“Tabitha, Get Up”

By Michael Fitzpatrick

A Reading from Acts 9:32-43

32 Now as Peter went here and there among all the believers, he came down also to the saints living in Lydda. 33 There he found a man named Aeneas, who had been bedridden for eight years, for he was paralyzed. 34 Peter said to him, “Aeneas, Jesus Christ heals you; get up and make your bed!” And immediately he got up. 35 And all the residents of Lydda and Sharon saw him and turned to the Lord.

36 Now in Joppa there was a disciple whose name was Tabitha, which in Greek is Dorcas. She was devoted to good works and acts of charity. 37 At that time she became ill and died. When they had washed her, they laid her in a room upstairs. 38 Since Lydda was near Joppa, the disciples, who heard that Peter was there, sent two men to him with the request, “Please come to us without delay.” 39 So Peter got up and went with them; and when he arrived, they took him to the room upstairs. All the widows stood beside him, weeping and showing tunics and other clothing that Dorcas had made while she was with them. 40 Peter put all of them outside, and then he knelt down and prayed. He turned to the body and said, “Tabitha, get up.” Then she opened her eyes, and seeing Peter, she sat up. 41 He gave her his hand and helped her up. Then calling the saints and widows, he showed her to be alive. 42 This became known throughout Joppa, and many believed in the Lord. 43 Meanwhile he stayed in Joppa for some time with a certain Simon, a tanner.


As our global pandemic rolls on and new virus variants appear, the specter of those we love taking sick and dying is ever present in our lives. We know just as the early disciples that even those who are always doing good and helping the poor are not protected by their good works from the chance tragedies that beset human life.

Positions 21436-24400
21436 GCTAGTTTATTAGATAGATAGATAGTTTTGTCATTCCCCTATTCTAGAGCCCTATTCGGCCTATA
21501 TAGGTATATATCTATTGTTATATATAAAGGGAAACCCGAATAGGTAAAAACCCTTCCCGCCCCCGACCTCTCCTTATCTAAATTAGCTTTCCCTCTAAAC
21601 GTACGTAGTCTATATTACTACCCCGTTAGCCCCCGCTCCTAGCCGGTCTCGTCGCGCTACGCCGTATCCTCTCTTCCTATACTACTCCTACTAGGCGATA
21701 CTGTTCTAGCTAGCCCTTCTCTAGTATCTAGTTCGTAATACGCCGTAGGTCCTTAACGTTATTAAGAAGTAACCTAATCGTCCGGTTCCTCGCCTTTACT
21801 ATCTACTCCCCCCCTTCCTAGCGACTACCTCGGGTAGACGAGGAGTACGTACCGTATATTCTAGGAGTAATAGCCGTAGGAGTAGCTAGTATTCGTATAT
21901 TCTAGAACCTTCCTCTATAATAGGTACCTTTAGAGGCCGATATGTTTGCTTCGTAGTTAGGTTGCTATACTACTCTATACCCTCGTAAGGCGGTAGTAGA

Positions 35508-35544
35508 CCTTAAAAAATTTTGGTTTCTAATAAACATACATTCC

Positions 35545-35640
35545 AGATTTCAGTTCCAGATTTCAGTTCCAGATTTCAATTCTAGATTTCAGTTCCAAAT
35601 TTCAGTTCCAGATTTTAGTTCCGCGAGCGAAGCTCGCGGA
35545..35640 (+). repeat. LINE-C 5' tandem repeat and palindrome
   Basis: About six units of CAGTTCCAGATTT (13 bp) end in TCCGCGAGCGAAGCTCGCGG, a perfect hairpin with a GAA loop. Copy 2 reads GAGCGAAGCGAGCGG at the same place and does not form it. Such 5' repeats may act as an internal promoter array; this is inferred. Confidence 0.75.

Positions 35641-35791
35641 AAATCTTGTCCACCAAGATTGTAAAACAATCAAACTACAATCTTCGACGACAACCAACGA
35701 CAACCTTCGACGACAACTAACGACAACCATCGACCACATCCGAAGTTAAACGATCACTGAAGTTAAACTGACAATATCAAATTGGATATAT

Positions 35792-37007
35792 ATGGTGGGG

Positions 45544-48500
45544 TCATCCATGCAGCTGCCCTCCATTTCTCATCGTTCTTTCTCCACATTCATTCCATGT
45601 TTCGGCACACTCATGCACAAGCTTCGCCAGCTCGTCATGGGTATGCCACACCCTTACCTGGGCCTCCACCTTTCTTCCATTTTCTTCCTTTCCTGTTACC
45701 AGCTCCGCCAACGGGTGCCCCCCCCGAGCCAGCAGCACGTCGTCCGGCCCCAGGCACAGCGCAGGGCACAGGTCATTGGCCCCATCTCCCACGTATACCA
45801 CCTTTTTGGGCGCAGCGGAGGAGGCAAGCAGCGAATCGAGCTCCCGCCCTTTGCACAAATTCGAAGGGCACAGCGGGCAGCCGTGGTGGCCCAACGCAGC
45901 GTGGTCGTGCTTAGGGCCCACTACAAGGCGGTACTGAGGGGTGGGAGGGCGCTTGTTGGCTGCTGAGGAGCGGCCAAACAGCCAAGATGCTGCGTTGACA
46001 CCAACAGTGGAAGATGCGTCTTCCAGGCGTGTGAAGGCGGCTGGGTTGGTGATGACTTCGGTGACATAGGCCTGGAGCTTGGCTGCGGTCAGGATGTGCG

Can we see the possibility of resurrection when surrounded with so much death? Tabitha’s friends called on the apostles of Jesus to come to her aid, even though her body had already been presented for mourning. Trusting in the one who had raised Jesus from the dead, they trusted that the same Father of all was at work in the disciples and could restore Tabitha to life. Yet it’s important to notice the import of these healing stories. The response to both Aeneas and Tabitha being healed is that people might see the goodness and power of God and believe. The people believed in the Lord.

Miracles happen not simply to right wrongs or undo tragedy. They serve as pointers to the living God, that through them we might see the love of God in the face of Jesus, and live for the one who even raises the dead.

Michael Fitzpatrick is a doctoral student in philosophy at Stanford University. He attends St. Mark’s Episcopal Church in Palo Alto, Calif., where he serves as a lay preacher and teacher.

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Today we pray for:

The Diocese of Cork, Cloyne & Ross (Church of Ireland)
Episcopal Church of the Redeemer, Irving, Texas


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